We see two businesswomen here. I am sorry you can’t see the lady standing. She’s an established flower seller who started with just a small basket of marigold flower garlands flitting from spot to spot before she grew to the stage where she has a stationary cart and her own spot now. She stocks a substantial quantity of different kinds of flowers. Life isn’t easy for her as she has to be at the flower market at 4.00 a.m. to catch the best bargains, then return home to finish housework, take care of family and segregate the flowers to display before she settles down to business for the day. She does two shifts—one in the morning from around 9.30 a.m to lunchtime and then again from 4.00 p.m. to 8.00 p.m. before she returns home. Love her anklets!
The lady in red sitting with the two bags of rice flakes and roasted gram and talking on the phone? She can carry on a conversation while attending to her customers. Her presence at the market is short-lived as she finishes her stock in 2-3 hours and heads back home. But it is hard work, nevertheless.
Love these cheerful gals! Always joking, laughing, they sell their colorful garlands sitting at the corner of the street. They are clever enough to reduce their prices as the day comes to a close so they can go home with an empty basket. Friendly, they look like they’re enjoying their job. They are usually there in the evenings, probably after college, to attend the school of life. Most likely their moms or aunts are around, too, busy with their own work.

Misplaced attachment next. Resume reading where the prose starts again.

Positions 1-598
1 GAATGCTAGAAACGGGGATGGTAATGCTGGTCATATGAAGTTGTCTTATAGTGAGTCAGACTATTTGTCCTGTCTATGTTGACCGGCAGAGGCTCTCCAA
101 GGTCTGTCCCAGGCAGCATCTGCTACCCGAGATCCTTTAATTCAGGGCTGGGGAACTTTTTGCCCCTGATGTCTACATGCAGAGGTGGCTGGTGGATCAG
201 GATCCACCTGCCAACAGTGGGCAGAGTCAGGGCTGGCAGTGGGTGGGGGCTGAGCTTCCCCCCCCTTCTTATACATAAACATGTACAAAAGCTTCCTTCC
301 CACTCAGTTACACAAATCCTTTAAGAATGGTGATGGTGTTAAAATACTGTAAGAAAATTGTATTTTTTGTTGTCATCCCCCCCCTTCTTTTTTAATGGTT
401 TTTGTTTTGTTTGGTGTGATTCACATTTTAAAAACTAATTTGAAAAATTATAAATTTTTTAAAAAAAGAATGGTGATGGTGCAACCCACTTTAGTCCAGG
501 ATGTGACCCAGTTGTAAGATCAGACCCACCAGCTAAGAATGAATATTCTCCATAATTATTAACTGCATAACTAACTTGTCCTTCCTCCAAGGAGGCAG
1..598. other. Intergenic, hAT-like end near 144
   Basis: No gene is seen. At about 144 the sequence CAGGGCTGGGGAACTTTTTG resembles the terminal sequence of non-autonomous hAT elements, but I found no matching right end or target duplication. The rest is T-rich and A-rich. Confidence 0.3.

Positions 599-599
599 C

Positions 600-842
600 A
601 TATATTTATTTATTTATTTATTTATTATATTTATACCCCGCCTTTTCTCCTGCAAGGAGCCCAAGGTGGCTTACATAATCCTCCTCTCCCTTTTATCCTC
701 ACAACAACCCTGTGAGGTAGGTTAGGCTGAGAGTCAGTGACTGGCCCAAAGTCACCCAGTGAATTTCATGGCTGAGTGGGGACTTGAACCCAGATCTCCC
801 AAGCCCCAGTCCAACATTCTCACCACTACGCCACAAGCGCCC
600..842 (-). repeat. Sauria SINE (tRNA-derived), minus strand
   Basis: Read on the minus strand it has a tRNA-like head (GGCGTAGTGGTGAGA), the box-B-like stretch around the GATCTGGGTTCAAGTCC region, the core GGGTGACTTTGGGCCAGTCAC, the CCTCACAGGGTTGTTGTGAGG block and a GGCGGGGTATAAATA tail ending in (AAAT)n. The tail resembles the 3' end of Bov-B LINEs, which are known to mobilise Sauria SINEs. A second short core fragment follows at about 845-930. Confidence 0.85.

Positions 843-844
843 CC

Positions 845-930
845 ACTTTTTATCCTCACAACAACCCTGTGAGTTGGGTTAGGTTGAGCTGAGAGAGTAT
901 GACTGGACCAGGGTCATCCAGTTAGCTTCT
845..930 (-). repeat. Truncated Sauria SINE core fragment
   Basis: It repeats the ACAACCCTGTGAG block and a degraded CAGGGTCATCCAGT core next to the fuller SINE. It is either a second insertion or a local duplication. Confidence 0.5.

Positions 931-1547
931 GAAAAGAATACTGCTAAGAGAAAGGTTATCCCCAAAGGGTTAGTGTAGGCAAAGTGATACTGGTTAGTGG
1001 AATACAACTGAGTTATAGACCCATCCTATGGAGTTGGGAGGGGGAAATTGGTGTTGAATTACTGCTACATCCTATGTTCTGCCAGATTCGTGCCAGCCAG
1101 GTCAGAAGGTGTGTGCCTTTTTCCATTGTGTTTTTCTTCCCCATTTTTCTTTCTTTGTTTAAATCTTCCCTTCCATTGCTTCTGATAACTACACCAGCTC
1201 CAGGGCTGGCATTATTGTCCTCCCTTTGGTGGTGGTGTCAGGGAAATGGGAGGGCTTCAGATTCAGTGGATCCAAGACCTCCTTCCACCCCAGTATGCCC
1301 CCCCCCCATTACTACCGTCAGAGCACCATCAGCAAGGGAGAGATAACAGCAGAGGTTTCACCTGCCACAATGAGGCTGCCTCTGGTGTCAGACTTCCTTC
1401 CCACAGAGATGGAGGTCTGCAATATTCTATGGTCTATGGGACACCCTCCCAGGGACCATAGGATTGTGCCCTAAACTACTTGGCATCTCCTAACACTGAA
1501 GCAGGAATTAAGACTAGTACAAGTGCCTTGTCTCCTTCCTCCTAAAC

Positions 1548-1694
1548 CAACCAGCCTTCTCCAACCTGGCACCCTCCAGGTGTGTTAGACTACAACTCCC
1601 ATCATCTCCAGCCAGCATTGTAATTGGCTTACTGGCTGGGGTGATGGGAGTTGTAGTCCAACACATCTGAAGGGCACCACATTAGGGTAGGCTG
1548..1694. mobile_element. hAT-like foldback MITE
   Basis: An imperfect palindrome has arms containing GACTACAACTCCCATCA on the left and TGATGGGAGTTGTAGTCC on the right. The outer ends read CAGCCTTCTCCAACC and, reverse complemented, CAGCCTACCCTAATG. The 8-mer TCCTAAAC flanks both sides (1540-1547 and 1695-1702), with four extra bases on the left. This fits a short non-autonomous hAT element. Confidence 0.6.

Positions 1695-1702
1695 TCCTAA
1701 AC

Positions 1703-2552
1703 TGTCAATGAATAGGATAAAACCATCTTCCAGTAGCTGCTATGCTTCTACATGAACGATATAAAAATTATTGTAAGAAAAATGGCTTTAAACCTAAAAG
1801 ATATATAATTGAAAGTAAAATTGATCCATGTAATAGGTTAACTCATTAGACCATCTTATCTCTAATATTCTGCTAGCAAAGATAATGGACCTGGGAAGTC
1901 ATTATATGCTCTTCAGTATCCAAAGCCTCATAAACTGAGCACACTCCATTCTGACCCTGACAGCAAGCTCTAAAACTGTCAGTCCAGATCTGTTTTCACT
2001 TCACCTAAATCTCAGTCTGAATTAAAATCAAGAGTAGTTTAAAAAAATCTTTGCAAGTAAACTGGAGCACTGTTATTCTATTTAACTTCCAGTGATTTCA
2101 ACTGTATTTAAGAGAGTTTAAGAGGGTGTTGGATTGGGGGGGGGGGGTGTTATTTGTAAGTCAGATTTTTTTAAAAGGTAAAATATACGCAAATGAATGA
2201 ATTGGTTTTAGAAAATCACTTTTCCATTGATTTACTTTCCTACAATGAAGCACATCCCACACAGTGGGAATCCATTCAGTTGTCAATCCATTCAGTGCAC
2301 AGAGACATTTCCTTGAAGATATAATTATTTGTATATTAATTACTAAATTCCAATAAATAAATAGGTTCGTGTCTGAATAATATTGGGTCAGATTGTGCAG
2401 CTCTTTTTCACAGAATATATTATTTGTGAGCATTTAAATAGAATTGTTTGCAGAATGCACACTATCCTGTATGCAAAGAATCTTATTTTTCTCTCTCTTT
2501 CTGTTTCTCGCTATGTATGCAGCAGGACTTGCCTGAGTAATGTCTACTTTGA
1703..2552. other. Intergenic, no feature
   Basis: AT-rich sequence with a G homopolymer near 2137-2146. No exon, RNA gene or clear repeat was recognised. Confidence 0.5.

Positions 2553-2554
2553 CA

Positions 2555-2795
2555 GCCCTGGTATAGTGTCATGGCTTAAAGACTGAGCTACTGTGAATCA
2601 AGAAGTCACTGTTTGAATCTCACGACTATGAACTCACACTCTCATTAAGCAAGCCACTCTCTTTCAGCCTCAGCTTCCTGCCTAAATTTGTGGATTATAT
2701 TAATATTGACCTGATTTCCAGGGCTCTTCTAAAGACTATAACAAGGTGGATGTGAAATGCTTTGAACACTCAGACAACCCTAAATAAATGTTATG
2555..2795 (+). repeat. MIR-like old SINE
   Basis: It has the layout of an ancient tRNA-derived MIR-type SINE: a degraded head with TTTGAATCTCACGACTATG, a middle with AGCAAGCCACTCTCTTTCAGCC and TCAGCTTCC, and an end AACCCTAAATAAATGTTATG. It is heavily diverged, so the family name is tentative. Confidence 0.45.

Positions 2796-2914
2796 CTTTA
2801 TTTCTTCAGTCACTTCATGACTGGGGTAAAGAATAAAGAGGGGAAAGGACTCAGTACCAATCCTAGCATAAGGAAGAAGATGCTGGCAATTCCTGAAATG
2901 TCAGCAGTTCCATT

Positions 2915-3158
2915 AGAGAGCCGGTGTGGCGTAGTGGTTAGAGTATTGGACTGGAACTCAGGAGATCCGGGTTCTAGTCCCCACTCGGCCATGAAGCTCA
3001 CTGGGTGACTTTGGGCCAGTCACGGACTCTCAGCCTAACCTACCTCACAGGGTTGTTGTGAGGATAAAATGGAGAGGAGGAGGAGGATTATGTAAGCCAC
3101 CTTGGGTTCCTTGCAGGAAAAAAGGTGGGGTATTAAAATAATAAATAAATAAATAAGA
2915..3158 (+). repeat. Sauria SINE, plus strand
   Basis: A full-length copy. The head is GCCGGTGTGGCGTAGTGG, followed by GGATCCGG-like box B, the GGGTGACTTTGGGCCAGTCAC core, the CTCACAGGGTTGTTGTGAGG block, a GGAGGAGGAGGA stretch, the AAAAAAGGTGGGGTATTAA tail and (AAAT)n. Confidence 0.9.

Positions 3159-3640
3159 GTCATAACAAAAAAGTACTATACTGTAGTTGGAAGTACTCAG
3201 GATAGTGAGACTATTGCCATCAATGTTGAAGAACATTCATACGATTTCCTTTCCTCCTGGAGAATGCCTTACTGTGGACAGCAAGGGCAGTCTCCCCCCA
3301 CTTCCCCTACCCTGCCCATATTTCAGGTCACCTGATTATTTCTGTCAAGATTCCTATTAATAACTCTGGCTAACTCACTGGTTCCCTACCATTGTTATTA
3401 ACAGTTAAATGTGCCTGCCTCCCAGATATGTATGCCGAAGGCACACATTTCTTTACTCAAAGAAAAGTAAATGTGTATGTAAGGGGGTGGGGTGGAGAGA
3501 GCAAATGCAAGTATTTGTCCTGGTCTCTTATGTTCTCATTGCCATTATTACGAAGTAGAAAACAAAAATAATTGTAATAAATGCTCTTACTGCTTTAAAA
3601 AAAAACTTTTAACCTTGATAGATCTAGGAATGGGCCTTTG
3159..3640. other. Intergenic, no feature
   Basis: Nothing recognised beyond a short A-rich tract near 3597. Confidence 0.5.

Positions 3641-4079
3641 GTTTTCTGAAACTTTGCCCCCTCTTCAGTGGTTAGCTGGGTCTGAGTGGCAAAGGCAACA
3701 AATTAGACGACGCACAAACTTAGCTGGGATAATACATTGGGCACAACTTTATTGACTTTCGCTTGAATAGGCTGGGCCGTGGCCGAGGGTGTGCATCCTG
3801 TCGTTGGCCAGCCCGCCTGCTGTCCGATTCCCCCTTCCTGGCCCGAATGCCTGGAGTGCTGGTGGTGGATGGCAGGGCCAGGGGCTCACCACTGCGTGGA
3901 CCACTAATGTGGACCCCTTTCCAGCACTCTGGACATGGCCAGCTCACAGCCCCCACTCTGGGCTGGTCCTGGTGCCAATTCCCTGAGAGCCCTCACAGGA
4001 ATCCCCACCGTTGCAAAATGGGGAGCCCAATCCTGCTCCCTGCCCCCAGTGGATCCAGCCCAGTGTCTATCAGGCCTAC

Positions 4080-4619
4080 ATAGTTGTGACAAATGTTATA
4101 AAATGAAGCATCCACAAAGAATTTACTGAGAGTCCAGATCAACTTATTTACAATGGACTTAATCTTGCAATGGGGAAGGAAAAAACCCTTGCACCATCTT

This lady is not a local, but somehow she has moved here, hoping she can make a decent living. She sells her local craft—these colorful handmade streamers that look great at the side of doorways. They are quite well-made. I’ve got some that I bought over a decade ago that still look as good as new. She’s an astute negotiator and if she senses you are interested, you can safely bet you’ll go home with a couple of those in your bag.
What I admire most about these women in business is this:
- They work in the outdoors and do not complain.
- They show up for work every day.
- When we order ahead for large events, they never let us down.
- They know a thing or two about customer service.
- They’re generous.
- They are courageous–no matter what the weather, they’re at work.
- And they support one another.
I bow to them and all the other women I see regularly.
As I hold the note my Mom, my mentor wrote me, I wish all the amazing women I know a very happy Women’s Day, I’d like to add a heartfelt thank you to all the wonderful men in my life.
Happy Women’s Day!